I’ve moved offices at work several times, so the space has changed slightly over the past 15 months, but I always have a desk with minimal paper on it, a secondary monitor, and a laptop stand for my Macbook Pro. Every year, I buy a Tin Tin calendar for my desk to keep track of the days and enjoy some quality cartoon illustrations. My workspace also includes baseball cards, photographs of various Kennedys, cat art, historical postcards, and buttons. When I am not at work, my office is wherever I want to be; you will most often find me in the Friends of the Smith College Library Reading Room or the Roost. I have also been known to do some intensive writing at the Whole Foods on Washington Street in Allston.

What’s your best time-saving shortcut/life hack?

Time is my most valuable non-renewable resource. I saw that in a documentary a few months ago and really agree. I am all about achieving time savings. Email is an obvious target in the war against time wasting. I only allow myself to respond to email a few times a day; I don’t let myself get distracted with email while I am focusing on other projects, tasks, or people. I block times off on my calendar to demonstrate I am immersed in something that requires my focus and attention. I credit the folks over at 99u for these suggestions, gentle nudges toward focus and meaningful productivity.

How do you write stuff?

A few weeks ago, it occurred to me that I have a writing process that I could actually break down and articulate. I always start with some kind of visual or conceptual inspiration, like the work of architect Eero Saarinen or war memorials or neon signs in Las Vegas. They give me another entry into the content I am working with and help me brainstorm into the more focussed project. They help me get excited about a writing project and are the first things I put in my project box.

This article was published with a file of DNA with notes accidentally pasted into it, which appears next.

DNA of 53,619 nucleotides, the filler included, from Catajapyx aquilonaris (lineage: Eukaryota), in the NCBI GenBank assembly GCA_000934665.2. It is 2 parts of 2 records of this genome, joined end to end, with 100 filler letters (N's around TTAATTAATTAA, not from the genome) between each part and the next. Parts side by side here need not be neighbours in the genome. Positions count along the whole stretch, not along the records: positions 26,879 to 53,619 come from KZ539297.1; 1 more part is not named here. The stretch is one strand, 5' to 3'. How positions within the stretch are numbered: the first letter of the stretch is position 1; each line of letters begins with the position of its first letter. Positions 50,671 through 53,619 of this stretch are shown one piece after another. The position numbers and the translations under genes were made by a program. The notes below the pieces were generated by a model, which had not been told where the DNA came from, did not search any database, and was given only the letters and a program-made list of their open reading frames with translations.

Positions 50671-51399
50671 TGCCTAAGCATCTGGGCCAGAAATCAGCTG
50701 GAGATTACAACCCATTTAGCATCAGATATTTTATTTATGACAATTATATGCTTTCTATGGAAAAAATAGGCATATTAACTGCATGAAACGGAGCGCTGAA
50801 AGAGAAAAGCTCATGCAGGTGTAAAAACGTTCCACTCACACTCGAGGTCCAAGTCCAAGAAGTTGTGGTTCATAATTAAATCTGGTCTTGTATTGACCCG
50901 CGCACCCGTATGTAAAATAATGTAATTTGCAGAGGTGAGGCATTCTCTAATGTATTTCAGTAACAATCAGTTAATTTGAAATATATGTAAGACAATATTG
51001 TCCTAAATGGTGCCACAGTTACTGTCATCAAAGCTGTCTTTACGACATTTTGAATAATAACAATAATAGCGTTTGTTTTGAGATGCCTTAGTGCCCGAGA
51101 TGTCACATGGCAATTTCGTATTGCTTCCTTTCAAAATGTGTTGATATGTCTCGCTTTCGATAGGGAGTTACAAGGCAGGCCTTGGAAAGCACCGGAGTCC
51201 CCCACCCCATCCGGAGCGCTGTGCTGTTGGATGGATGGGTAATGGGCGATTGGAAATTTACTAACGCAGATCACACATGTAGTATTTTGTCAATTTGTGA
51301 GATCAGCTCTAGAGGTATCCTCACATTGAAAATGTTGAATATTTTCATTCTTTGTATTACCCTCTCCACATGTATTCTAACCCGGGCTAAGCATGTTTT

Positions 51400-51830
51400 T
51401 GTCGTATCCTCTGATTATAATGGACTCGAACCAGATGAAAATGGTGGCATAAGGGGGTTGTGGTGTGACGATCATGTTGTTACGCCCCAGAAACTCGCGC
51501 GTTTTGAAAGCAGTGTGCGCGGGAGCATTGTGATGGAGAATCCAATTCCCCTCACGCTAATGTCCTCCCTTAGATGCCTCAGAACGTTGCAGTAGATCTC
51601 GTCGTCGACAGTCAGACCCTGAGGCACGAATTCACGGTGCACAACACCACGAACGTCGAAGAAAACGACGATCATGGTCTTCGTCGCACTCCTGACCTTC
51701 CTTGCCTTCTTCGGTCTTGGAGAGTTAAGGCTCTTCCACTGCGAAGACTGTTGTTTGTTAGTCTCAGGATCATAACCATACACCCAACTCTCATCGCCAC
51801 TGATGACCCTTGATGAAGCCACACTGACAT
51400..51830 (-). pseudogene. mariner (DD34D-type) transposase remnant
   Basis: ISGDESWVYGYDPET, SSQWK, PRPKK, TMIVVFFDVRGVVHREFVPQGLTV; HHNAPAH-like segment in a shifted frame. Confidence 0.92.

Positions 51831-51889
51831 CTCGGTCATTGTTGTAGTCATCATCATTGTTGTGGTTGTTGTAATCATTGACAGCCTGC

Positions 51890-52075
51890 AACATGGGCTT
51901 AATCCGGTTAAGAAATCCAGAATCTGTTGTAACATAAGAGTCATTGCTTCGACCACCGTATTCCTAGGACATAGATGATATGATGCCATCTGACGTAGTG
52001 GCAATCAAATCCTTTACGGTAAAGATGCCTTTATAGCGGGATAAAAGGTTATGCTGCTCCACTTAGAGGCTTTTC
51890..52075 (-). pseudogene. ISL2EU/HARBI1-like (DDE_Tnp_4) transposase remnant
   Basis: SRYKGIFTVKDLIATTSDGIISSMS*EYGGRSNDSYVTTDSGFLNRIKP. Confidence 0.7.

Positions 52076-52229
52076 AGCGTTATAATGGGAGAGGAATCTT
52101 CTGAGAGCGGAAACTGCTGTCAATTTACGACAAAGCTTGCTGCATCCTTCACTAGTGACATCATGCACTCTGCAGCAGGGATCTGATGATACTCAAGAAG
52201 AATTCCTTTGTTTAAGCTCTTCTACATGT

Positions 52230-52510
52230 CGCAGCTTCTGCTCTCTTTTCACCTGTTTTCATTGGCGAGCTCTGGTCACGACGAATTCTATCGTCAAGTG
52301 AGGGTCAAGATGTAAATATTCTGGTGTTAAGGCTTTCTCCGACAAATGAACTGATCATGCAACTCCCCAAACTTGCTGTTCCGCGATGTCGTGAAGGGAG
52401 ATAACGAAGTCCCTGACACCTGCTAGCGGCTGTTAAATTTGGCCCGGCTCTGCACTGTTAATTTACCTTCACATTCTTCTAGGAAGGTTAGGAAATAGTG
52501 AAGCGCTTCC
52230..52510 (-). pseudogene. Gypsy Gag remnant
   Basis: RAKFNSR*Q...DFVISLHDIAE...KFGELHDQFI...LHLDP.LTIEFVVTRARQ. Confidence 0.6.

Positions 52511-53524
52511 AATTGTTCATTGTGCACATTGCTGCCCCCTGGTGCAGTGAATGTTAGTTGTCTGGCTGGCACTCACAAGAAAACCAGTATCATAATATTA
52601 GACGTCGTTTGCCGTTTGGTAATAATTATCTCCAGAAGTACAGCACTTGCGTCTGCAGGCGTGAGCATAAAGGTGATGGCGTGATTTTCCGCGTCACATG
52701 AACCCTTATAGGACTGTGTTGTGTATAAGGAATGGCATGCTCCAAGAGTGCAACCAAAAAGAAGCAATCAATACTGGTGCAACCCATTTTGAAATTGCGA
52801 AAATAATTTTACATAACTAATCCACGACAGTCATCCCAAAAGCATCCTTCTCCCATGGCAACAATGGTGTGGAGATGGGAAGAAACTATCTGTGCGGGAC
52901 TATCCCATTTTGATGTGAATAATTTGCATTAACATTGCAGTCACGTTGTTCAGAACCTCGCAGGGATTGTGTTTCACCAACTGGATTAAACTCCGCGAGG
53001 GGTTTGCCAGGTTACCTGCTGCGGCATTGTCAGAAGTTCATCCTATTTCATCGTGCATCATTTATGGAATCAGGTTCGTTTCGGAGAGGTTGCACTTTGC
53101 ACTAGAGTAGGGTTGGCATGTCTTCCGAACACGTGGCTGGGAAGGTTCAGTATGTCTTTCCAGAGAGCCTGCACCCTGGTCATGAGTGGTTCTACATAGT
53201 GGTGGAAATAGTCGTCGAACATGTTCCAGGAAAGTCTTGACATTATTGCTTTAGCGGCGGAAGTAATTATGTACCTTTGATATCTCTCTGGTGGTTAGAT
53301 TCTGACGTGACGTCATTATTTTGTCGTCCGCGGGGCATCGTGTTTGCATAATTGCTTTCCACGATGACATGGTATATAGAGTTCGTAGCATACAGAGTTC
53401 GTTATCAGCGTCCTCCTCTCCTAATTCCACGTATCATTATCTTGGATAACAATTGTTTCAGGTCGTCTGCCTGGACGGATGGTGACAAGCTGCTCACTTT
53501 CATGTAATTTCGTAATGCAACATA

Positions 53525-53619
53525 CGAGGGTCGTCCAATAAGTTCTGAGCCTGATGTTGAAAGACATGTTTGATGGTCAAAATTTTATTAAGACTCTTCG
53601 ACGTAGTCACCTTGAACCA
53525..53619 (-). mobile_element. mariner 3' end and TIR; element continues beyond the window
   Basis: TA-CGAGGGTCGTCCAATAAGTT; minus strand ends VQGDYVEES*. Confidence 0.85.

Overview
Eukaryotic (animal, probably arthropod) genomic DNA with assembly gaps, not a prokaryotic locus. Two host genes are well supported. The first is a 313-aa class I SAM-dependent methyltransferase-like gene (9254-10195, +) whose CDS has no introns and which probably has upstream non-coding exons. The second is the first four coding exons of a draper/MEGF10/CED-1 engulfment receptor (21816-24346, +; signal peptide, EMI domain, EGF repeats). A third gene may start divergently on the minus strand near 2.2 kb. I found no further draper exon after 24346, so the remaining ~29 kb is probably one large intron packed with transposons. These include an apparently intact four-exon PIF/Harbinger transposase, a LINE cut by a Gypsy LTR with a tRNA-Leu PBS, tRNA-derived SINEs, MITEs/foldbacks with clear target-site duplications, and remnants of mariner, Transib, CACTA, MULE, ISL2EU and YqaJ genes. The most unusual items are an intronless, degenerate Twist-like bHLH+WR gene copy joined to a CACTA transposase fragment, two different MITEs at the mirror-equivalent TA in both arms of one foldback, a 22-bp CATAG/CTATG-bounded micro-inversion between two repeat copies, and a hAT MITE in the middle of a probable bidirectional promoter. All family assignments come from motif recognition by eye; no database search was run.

I am always reading and often draw from ‘my promiscuous reading’ in my academic work. As I tell my students, there is nothing wrong with using popular media sources like The New York Times in formal writing. It all requires a balance. You never know how it will fit in to the project. I am aware that it’s easy to fall into a research hole and end up with too much information, so deadlines enforce some discipline. I outline, re-outline, and then start to think about how different files, images, or ideas will translate into a written draft. I let myself steep. And then I just vomit out a draft. The first one is always terrible and is always lacking in terms of word count, content, clarity, and awesomeness. Then, I revise and begin to find my groove and start bringing everything that I’ve been reading and thinking about together-synergy! Usually by that point, something is due to an editor or a self definite deadline appears to share with my writing group or writing confidante. And then, revise, revise, revise.

When I prepare for presentations, brave is the person who dares to co-present with me; I tend to finalize what I am going to say at the very last minute. Again, I draw inspiration from a variety of spaces, collecting things to read to steep….and then, to borrow a phrase from The West Wing, get my napkins in order and then just TALK.